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Vesta-HST-Colour.jpg(300 × 300 pixels, file size: 50 KB, MIME type: image/jpeg)
Description To prepare for the Dawn spacecraft's visit to Vesta, astronomers used Hubble's Wide Field Planetary Camera 2 to snap new images of the asteroid. The image was taken on May 14 and 16, 2007. Using Hubble, astronomers mapped Vesta's southern hemisphere, a region dominated by a giant impact crater formed by a collision about a billion years ago. The crater is 285 miles (456 kilometers) across, which is nearly equal to Vesta's 330-mile (530-kilometer) diameter. If Earth had a crater of proportional size, it would fill the Pacific Ocean basin. The impact broke off chunks of rock, producing more than 50 smaller asteroids that astronomers have nicknamed "vestoids." The collision also may have blasted through Vesta's crust. Vesta is about the size of Arizona.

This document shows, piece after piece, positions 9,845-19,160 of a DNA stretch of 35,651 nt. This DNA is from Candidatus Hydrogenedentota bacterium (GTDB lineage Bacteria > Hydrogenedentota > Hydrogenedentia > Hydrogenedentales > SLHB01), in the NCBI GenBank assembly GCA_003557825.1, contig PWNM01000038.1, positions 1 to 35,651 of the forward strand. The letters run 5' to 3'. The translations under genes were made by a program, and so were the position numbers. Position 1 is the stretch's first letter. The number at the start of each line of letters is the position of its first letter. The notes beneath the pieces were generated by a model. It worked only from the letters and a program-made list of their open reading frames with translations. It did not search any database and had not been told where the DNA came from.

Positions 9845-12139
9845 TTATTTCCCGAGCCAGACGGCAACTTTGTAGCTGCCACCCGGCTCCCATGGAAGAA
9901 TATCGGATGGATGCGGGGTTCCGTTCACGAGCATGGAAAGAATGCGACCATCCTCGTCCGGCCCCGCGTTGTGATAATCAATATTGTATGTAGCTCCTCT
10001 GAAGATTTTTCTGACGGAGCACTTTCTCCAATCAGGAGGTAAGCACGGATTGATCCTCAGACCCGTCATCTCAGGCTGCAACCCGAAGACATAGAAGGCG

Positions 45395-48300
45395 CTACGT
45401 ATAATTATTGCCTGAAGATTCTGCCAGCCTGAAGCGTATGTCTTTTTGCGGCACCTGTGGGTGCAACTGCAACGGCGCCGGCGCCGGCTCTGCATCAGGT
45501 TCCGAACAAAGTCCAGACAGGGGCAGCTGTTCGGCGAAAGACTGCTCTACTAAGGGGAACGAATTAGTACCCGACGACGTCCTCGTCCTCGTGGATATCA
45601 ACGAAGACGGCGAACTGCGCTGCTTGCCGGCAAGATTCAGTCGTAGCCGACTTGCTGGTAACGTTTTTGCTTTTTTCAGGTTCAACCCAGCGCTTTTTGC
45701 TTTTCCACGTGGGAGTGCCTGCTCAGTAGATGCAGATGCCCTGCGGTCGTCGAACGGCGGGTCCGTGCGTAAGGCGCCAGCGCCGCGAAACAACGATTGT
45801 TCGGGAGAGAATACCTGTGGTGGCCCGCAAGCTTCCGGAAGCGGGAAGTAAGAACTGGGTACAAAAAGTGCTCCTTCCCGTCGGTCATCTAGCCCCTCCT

Date Images taken 2007 May 14 and 16
Author NASA; ESA; L. McFadden and J.Y. Li (University of Maryland, College Park); M. Mutchler and Z. Levay (Space Telescope Science Institute, Baltimore); P. Thomas (Cornell University); J. Parker and E.F. Young (Southwest Research Institute); and C.T. Russell and B. Schmidt (University of California, Los Angeles)
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